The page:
It has been 258 days since the Prachatai.com website was blocked under the order of the CRES. The order to block the website came about right after the declaration of the Emergency Decree on Public Administration in Emergency Situation (hereafter “Decree”). Prachatai.com, which has been online since September 2004, was first blocked on 8 April 2010. The amount of the financial loss, according to the figures that Prachatai has filed in a charge against the government and CRES with the Court of Justice and which is currently being investigated by the Court of Appeal, stands at 5 million baht.
However, the figure above does not include the emotional pain and the loss of our reputation and the loss of business opportunities, which can be divided into two parts. First, the SMS news service that Prachatai started not so long ago could have been a good opportunity for news providers to provide information to the public who are eager to receive information in these turbulent times. However, the SMS provider informed Prachatai that it would stop the service. The reason given was that there was an order that Prachatai.com was blocked by CRES. Second, a few days prior to 8 April 2010, Prachatai started to receive revenues from advertisements. The blocking of the website definitely led to insecurity and doubts among businesses that wanted to put its company’s advertisements in Prachatai.
Given that the Cabinet decided to lift the Decree, Prachatai sees this action as being necessary to present the effects and financial losses resulting from the order to block the Prachatai website under the Decree, so that the Government which is the actor in enforcing the law will operate according to the principles of legal justice rather than in an arbitrary manner. The latter is what happened in the past eight years under CRES. The recent report which was released by iLaw.or.th, together with the Faculty of Law, Thammasat University, found that tens of thousands of URLs have been ordered to be blocked under the orders of CRES.
Once we analyze the details of the websites that were blocked, we found that in many cases the blockings were being done in a extremely broad manner. Websites that do not have contents related to politics such as news broadcast websites (i.e. www.justin.tv, www.ustream.tv) were subsequently blocked under the Decree. News websites, which presents contents related to the May demonstration and the subsequent crackdown and dispersal by the state officials such as the journal by Nick Nostitz in the Killing Zone, the report by Spring News regarding the casualty from the friendly fire between the soldiers during the clash at Don Muang, the interview of witnesses at Wat Prathumwanaram, the report of Citizen Journalists who were in the demonstration and presented their stories on YouTube and Vimeo were all subsequently blocked.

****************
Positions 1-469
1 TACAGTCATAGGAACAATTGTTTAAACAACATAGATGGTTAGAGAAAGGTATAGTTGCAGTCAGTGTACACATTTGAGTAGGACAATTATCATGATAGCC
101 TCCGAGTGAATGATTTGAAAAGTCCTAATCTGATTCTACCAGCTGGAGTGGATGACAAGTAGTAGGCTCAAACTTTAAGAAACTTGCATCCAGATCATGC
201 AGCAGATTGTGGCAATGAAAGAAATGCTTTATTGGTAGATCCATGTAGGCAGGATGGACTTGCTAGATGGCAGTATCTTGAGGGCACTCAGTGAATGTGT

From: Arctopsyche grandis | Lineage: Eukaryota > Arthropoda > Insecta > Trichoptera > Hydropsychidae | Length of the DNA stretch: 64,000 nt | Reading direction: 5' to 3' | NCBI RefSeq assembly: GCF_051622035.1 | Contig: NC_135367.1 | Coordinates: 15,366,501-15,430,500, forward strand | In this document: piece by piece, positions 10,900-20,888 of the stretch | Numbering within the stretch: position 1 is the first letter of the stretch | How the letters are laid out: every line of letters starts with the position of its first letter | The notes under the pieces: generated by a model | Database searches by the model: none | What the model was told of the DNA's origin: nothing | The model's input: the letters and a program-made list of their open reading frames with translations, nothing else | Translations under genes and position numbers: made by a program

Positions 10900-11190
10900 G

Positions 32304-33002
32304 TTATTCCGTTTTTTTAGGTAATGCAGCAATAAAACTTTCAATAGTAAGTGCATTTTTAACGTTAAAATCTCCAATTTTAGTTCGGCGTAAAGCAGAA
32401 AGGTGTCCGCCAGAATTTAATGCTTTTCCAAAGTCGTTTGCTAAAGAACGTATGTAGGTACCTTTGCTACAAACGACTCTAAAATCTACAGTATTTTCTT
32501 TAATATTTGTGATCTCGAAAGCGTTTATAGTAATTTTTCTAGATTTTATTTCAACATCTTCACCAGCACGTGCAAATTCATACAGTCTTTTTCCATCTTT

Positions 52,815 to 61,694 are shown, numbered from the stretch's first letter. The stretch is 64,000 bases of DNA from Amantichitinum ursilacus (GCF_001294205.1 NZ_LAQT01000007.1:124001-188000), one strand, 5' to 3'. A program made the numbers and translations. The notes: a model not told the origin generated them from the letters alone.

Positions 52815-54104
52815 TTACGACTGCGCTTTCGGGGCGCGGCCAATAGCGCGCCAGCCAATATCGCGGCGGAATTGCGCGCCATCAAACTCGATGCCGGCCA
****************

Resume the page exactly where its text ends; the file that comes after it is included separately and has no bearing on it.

If we analyze the contents of websites that were blocked, we can say that this is a serious act by the Government to “close the mouths, ears, and eyes of the Thai people”.
Coming back to the experience of Prachatai in these past months, we were faced with continuous blockings. There were attempts in every way possible to block all the news channels of Prachatai. The Prachatai website changed the name of the website eight times. The webboard changed its name three times before Prachatai made the decision to shut it down on 31 July 2010. Apart from these examples, Prachatai Social Network Channels such as www.facebook.com/prachatai were blocked. All three accounts belonging to Prachatai, namely (@prachatai, @prachatai_en, @prachatai_wb) along with the YouTube channel (YouTube/user/prachatai) were blocked. The attempts to block the website, IP address, and servers were the reason for Prachatai to change its server, website registration, and all its online operations abroad to guarantee the possible access of our readers and to guarantee the safety of information that the users would not be able to access or threatened by the government (??). Since our operations have been relocated abroad, this led to unnecessary high costs and an unnecessary loss of money that could have been circulated inside the country to improve our business and to play a role in the progress of the news and technology industry. Such trends however are likely to be used by other online news providers and Thai Netizens as long as the situation of the threats to the online media and netizens will continue.
The important thing that the media needs to be concerned about and to stay focused on is to monitor the move of CRES to a new center under the directive of the ISOC using the power of the Internal Security Act rather than the Decree. Therefore, the irregularity of law which will have an effect on the rights, liberties, and human security will continue. However, the framework of the power of the ISA does not give ISOC the power to block the dissemination of media information. Therefore, once the Decree is lifted in Bangkok and in the nearby provinces it means that the current blocking of tens of thousands of URLs is a blocking without any legal foundation to justify these blockings.